The following section from Day on Torts Leading Cases in Tennessee Tort Law​​​ is out of date and should not be used. It remains a part of this site for historical purposes only. An updated version of the book is available by subscription at (Additional information below.)

§32.3 Gross Negligence and Exculpatory Clauses

The Case: Planters Gin v. Federal Compress, 78 S.W.3d 885 (Tenn. 2002).

The Basic Facts: Defendant leased warehouse space to plaintiff. The lease agreement provided that defendant was held harmless for any loss at the warehouse.

The Bottom Line:

  • "This freedom to limit liability by contract is subject to some exceptions. By statute, indemnity agreements relative to construction contracts are deemed void as against public policy, Tenn. Code Ann. § 62-6-123 (1997), and residential rental agreements in certain counties may not limit the liability of the landlord or indemnify the landlord for liability. Tenn. Code Ann. § 66-28-203(a)(2)(1993). Our Court has also found indemnity or exculpatory clauses violate public policy in certain distinct fact situations. In Crawford, we held that an exculpatory clause in a residential lease releasing a landlord from liability for future acts of negligence, even when executed in a county not covered by Tenn. Code Ann. § 66-28-203, is void as contrary to public policy. 839 S.W.2d at 760. And in Olson v. Molzen, 558 S.W.2d 429, 431 (Tenn.1977), we held an exculpatory contract signed by a patient as a condition of receiving medical treatment was contrary to public policy and void. Furthermore, we have found indemnity clauses are invalid as to damages caused by gross negligence or willful conduct on the part of the indemnified party.Adams v. Roark, 686 S.W.2d 73, 75-76 (Tenn.1985); see William K. Jones, Private Revision of Public Standards: Exculpatory Agreements in Leases, 63 N.Y.U.L.Rev. 717, 732 (1988). No such policy considerations are present in the case before us." 78 S.W.3d at 893.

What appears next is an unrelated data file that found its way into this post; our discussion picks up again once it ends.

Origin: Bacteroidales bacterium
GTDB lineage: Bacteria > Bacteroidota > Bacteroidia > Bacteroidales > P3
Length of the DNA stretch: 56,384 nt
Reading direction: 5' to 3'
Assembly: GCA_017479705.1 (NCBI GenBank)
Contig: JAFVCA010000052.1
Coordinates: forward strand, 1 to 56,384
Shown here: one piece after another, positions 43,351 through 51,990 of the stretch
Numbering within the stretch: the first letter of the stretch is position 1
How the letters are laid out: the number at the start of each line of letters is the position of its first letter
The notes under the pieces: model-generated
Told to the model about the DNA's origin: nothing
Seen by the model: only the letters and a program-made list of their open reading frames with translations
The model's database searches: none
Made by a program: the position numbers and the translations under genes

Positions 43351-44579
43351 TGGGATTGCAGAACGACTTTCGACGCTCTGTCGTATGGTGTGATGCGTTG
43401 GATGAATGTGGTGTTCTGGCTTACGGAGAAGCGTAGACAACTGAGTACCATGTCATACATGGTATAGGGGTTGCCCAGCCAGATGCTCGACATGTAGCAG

Other Sources of Note: Thrasher v. Riverbend Stables, LLC, No. M2008-02698-COA-RM-CV, 2009 WL 275767 (Tenn. Ct. App. Feb. 5, 2009) (genuine issue of material fact on whether defendant committed gross negligence in caring for horse, thus voiding exculpatory clause in boarding agreement); Buckner v. Varner, 793 S.W. 2d 939, 941 (Tenn. Ct. App. 1990) (exculpatory clause in a contract "will not operate to protect a party who is guilty of gross negligence").

After an accident, many injury victims and their families want more information on the accident and their legal rights. Consequently, many of them have found their way to these pages. While we are happy you are here, please understand Day on Torts: Leading Cases in Tennessee Tort Law was written to be a quick, invaluable reference for Tennessee tort lawyers. While the book provides the leading case for more than 300 tort law subjects and thousands of related case citations, it is not a substitute for personalized legal advice from a qualified lawyer.

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The foregoing is an excerpt from Day on Torts: Leading Cases in Tennessee Tort Law, published by John A. Day, Civil Trial Specialist, Fellow in the American College of Trial Lawyers, recipient of Best Lawyers in America recognition, Martindale-Hubbell AV® Preeminent™ rated attorney, and Top 100 Tennessee Mid-South Super Lawyers designee. Read John’s full bio here.

The book is now available electronically by subscription at The new format allows us to keep the book current as new opinions are released. BirdDog Law also has John's Tennessee Law of Civil Trial and Compendium of Tennessee Tort Reform Statutes available by subscription, as well as multiple free resources to help Tennessee lawyers serve their clients

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